The Count Of Monte Cristo (2002)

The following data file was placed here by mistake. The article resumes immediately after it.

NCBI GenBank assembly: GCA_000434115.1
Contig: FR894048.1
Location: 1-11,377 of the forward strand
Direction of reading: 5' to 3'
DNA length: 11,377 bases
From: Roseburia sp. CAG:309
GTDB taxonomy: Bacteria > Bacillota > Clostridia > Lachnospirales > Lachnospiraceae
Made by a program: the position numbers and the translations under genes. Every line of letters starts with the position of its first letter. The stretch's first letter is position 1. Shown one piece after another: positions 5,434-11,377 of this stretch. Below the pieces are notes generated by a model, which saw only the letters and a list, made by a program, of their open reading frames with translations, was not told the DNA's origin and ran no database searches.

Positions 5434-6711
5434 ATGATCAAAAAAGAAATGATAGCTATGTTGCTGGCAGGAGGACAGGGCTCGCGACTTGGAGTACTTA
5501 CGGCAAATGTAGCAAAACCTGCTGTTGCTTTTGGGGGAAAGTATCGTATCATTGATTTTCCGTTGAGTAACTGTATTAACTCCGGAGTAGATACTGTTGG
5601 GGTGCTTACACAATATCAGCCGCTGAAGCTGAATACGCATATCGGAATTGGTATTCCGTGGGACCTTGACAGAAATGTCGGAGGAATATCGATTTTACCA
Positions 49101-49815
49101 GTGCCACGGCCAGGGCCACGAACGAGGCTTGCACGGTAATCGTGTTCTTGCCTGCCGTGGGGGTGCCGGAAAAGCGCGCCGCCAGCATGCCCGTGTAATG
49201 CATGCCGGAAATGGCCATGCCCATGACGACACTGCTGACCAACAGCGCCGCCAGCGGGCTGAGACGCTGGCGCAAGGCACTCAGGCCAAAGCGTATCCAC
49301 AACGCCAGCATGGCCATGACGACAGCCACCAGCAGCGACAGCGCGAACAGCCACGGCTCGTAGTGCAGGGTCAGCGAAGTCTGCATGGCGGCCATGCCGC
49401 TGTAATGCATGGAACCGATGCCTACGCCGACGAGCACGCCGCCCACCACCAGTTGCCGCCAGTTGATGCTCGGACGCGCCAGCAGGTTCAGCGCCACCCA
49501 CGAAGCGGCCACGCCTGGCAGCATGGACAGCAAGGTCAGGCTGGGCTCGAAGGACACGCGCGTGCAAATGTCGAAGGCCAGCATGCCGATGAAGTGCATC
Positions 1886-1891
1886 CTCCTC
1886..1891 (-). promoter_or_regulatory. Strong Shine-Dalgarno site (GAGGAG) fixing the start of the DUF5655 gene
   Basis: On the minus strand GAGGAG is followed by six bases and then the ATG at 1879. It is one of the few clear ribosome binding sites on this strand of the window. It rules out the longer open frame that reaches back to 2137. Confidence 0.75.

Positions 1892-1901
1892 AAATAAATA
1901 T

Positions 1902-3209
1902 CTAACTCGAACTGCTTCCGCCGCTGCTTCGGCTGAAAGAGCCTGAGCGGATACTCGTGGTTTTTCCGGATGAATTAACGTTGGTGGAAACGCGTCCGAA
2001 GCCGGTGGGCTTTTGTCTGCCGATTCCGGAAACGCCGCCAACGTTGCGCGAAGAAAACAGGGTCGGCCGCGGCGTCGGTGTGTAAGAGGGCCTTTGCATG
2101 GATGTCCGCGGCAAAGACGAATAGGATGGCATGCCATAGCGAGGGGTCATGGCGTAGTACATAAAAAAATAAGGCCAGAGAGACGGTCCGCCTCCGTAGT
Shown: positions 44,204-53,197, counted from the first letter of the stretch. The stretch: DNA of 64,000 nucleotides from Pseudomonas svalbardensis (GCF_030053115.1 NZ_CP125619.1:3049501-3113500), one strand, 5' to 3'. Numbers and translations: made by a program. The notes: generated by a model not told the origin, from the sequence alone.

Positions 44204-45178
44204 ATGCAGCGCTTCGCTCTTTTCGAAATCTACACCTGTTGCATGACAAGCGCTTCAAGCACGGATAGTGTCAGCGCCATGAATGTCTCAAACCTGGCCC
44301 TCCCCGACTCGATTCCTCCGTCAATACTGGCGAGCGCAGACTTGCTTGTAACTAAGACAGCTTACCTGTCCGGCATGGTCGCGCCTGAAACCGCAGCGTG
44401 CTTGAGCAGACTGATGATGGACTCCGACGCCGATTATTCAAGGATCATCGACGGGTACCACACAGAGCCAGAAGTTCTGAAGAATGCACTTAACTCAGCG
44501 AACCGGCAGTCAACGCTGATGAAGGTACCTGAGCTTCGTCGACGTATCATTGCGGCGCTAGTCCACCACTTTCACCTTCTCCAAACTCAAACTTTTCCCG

(In theaters, March 2002) For some reason, swashbuckling adventure is a genre that, if well-executed, never fails to set my spirits soaring. The romance, the action, the drama of it all! The Count Of Monte Cristo is the first such good film since 1998’s The Mask Of Zorro and the wait has been worth it. Here, the filmmakers run back to the classics for source material (Alexandre Dumas’ eponymous novel) and run with the concept, producing a film that has the feel of a timeless treat. Jim Caviezel surprises as Edmund Dantes, the innocent-to-awesome hero of the story; while Caviezel’s previous roles have been serviceable but hardly impressive, here he gets the chance to exhibit a great deal of range, strut a badass attitude and triumph against all odds. (He even exhibits a killer goatee) In comparison, even the dependable Guy Pearce is over-staged. (On the other hand, Luis Guzman finally gets a juicy supporting role!) Technically, the film is highly successful, with limpid directing, a good screenplay and top-notch cinematography. Even though the film is a solid 135+ minutes, it feels more epic than overlong. The epitome of good fun for everyone, The Count Of Monte Cristo is an unqualified success. There’s no reason to bitch and moan about the level of quality of Hollywood movies as long as films like this one continue to be released; go, rent, watch and enjoy!

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